U.S. GDP Grows Faster Than Expected

The U.S. economy grew at 5.7 percent annual rate in the fourth quarter, the highest rate of gross domestic product growth since 2003 and up from 2.2 percent in third quarter. The rise, which beats expectations, was driven by business inventories.

Gross domestic product, the broadest measure of economic activity, rose at a 5.7 percent annual rate in the fourth quarter, the Commerce Department said Friday. That is the highest pace of growth since 2003, and it constitutes strong proof that the recession reached its end earlier in 2009. It was also a surprisingly positive result, well above the 4.6 percent rate of GDP growth forecasters had expected.

But there remained reason to doubt how strong the economic recovery will be in 2010. The biggest component of the GDP growth was a steep drop in the pace at which businesses were cutting back on their inventories. Firms reduced their inventories by $33.5 billion in the fourth quarter, compared with $139 billion in the third. In the math of GDP, which attempts to capture the value of goods and services produced within U.S. borders, that added 3.4 percentage points to overall growth.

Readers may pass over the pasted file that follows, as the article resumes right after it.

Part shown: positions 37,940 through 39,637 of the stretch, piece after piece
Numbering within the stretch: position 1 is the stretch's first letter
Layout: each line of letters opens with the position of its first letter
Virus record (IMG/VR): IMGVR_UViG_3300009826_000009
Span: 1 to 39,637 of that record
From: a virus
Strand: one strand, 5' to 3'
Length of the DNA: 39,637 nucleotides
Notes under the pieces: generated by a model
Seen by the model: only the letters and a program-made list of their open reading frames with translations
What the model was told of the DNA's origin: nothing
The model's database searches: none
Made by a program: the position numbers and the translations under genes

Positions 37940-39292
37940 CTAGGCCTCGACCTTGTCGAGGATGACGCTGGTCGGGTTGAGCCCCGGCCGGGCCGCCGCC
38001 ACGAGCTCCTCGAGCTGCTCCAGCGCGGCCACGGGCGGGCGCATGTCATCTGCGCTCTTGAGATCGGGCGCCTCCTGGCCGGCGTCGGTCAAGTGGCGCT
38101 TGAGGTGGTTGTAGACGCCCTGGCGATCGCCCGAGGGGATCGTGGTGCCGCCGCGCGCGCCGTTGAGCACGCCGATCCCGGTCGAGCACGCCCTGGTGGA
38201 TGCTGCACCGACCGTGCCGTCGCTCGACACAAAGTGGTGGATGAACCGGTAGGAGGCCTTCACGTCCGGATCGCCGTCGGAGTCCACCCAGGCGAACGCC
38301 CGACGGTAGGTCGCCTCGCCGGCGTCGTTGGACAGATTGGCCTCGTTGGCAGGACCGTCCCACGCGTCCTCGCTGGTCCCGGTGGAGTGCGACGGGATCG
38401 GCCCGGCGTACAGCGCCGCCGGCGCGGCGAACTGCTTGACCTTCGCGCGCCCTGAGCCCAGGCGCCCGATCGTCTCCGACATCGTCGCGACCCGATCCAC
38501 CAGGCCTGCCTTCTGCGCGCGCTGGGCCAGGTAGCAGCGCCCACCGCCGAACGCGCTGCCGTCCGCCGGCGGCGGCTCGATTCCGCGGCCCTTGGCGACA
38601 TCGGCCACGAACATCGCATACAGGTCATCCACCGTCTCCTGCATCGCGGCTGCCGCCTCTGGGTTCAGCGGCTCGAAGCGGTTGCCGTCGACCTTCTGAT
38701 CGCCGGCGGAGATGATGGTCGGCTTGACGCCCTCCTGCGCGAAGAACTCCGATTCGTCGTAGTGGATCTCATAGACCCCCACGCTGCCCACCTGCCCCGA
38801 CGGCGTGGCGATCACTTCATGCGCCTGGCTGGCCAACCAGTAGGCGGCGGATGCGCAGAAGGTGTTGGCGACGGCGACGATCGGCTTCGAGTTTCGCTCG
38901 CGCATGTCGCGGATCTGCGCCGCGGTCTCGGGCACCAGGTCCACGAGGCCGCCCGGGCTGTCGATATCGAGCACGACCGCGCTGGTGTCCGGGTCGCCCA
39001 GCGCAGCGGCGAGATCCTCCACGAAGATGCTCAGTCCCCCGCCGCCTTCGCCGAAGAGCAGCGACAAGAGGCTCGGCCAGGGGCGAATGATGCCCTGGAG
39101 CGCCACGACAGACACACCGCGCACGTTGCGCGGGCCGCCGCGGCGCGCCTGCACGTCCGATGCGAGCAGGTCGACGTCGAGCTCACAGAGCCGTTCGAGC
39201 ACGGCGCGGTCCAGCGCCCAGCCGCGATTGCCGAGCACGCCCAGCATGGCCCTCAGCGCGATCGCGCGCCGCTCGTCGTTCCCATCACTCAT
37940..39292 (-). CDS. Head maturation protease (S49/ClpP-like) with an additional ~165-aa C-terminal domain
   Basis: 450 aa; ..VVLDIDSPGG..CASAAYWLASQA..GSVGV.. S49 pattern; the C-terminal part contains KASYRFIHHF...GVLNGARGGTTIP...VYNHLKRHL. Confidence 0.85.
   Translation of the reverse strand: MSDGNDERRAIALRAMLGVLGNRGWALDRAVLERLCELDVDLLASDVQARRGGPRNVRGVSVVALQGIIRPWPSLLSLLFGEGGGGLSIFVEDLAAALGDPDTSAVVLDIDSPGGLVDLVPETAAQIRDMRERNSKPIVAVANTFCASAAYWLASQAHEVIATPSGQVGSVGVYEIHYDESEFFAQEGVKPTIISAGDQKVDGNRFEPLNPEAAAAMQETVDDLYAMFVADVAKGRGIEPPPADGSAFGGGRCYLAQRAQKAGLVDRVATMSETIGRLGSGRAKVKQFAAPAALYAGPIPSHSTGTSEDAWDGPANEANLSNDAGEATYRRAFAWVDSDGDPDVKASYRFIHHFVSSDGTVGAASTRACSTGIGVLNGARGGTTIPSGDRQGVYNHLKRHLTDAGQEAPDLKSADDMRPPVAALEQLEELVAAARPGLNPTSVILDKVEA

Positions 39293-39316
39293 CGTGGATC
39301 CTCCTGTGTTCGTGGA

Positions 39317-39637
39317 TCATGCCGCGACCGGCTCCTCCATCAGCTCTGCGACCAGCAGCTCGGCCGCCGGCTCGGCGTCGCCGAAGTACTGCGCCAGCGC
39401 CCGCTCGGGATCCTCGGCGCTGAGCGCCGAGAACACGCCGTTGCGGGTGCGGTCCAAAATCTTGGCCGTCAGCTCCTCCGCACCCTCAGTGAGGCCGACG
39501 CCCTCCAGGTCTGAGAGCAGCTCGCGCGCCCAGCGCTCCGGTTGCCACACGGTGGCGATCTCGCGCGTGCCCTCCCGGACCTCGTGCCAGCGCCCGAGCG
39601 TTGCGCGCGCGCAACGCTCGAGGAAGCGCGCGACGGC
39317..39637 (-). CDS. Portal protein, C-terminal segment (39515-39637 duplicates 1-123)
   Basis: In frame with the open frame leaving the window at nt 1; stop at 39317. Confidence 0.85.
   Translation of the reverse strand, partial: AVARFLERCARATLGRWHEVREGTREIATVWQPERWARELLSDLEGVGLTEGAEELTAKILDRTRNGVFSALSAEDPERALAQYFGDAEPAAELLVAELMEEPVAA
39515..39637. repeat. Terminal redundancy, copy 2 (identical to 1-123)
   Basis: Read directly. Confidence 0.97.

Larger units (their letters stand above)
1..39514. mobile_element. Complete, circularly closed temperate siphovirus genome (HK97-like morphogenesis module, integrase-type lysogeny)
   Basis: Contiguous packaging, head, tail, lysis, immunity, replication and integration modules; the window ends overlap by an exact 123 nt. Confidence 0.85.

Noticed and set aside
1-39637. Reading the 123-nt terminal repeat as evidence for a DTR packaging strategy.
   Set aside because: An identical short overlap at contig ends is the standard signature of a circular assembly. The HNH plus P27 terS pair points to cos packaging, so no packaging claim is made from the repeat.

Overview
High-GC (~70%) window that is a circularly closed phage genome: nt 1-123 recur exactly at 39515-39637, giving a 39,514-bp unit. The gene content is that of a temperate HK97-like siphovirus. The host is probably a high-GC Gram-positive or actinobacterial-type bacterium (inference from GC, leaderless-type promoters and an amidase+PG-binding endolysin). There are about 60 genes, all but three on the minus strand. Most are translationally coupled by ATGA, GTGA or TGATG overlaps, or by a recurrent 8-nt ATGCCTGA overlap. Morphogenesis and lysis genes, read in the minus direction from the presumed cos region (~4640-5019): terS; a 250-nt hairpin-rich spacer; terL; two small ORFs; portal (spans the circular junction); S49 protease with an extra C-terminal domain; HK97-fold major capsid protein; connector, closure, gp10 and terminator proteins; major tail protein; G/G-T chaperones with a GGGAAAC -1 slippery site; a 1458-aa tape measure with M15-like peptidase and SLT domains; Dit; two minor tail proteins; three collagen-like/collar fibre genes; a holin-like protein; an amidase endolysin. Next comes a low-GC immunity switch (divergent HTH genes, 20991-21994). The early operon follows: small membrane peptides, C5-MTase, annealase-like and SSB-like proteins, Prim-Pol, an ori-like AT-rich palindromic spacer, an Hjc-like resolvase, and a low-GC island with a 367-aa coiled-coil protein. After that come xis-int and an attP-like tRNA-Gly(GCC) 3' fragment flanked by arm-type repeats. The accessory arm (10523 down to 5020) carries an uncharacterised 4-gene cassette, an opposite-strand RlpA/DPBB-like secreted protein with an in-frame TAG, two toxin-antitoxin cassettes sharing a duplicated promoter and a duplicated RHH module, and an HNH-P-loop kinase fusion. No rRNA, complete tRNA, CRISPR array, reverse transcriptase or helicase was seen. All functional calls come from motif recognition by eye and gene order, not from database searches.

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The down side is that inventories are unlikely to provide a similar boost to growth in future quarters. Now that companies are not cutting back on the goods on their warehouses and store shelves in large numbers, the way they were during the depths of the recession, inventories will not add much to growth in the coming quarters unless businesses decide they cut back too far during the downturn and decide to actively rebuild their inventories.

There was also a significant boost to growth from businesses investing again in equipment and software. They cut back dramatically on capital spending during the depths of the recession, and now such spending seems to be clawing back, rising at a 13.3 percent annual rate in the fourth quarter. That contributed 0.8 percentage points to overall growth.

American consumers also continued to increase their spending, at a 2 percent annual rate. Because personal consumption is the largest piece of overall economic activity, that was enough to add 1.4 percentage points to total GDP.

The Washington Post

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